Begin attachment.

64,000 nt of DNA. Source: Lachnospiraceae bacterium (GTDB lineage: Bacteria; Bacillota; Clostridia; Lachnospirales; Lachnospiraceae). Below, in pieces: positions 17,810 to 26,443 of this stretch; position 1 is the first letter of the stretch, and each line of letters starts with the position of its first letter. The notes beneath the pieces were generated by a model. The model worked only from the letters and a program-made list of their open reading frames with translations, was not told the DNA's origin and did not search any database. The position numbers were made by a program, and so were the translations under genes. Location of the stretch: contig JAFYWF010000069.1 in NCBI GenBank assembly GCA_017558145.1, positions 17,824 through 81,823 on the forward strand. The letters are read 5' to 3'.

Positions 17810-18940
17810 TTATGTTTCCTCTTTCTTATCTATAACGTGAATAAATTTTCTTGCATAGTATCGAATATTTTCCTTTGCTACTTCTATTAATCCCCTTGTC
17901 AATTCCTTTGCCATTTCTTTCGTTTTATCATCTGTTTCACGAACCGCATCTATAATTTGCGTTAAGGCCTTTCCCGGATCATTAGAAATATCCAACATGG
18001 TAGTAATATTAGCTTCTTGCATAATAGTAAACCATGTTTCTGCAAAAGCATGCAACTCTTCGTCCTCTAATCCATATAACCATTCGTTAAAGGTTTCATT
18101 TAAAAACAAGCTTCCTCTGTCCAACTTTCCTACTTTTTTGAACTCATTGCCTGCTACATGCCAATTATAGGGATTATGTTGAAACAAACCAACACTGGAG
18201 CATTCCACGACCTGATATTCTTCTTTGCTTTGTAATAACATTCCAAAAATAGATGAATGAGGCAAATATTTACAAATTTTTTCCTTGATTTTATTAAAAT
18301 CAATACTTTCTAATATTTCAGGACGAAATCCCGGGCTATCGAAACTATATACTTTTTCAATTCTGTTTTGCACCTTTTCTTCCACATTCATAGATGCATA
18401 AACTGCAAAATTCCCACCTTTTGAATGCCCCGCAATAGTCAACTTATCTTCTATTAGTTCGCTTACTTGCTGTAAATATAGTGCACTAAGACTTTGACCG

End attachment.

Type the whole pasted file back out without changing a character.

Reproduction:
64,000 nt of DNA. Source: Lachnospiraceae bacterium (GTDB lineage: Bacteria; Bacillota; Clostridia; Lachnospirales; Lachnospiraceae). Below, in pieces: positions 17,810 to 26,443 of this stretch; position 1 is the first letter of the stretch, and each line of letters starts with the position of its first letter. The notes beneath the pieces were generated by a model. The model worked only from the letters and a program-made list of their open reading frames with translations, was not told the DNA's origin and did not search any database. The position numbers were made by a program, and so were the translations under genes. Location of the stretch: contig JAFYWF010000069.1 in NCBI GenBank assembly GCA_017558145.1, positions 17,824 through 81,823 on the forward strand. The letters are read 5' to 3'.

Positions 17810-18940
17810 TTATGTTTCCTCTTTCTTATCTATAACGTGAATAAATTTTCTTGCATAGTATCGAATATTTTCCTTTGCTACTTCTATTAATCCCCTTGTC
17901 AATTCCTTTGCCATTTCTTTCGTTTTATCATCTGTTTCACGAACCGCATCTATAATTTGCGTTAAGGCCTTTCCCGGATCATTAGAAATATCCAACATGG
18001 TAGTAATATTAGCTTCTTGCATAATAGTAAACCATGTTTCTGCAAAAGCATGCAACTCTTCGTCCTCTAATCCATATAACCATTCGTTAAAGGTTTCATT
18101 TAAAAACAAGCTTCCTCTGTCCAACTTTCCTACTTTTTTGAACTCATTGCCTGCTACATGCCAATTATAGGGATTATGTTGAAACAAACCAACACTGGAG
18201 CATTCCACGACCTGATATTCTTCTTTGCTTTGTAATAACATTCCAAAAATAGATGAATGAGGCAAATATTTACAAATTTTTTCCTTGATTTTATTAAAAT
18301 CAATACTTTCTAATATTTCAGGACGAAATCCCGGGCTATCGAAACTATATACTTTTTCAATTCTGTTTTGCACCTTTTCTTCCACATTCATAGATGCATA
18401 AACTGCAAAATTCCCACCTTTTGAATGCCCCGCAATAGTCAACTTATCTTCTATTAGTTCGCTTACTTGCTGTAAATATAGTGCACTAAGACTTTGACCG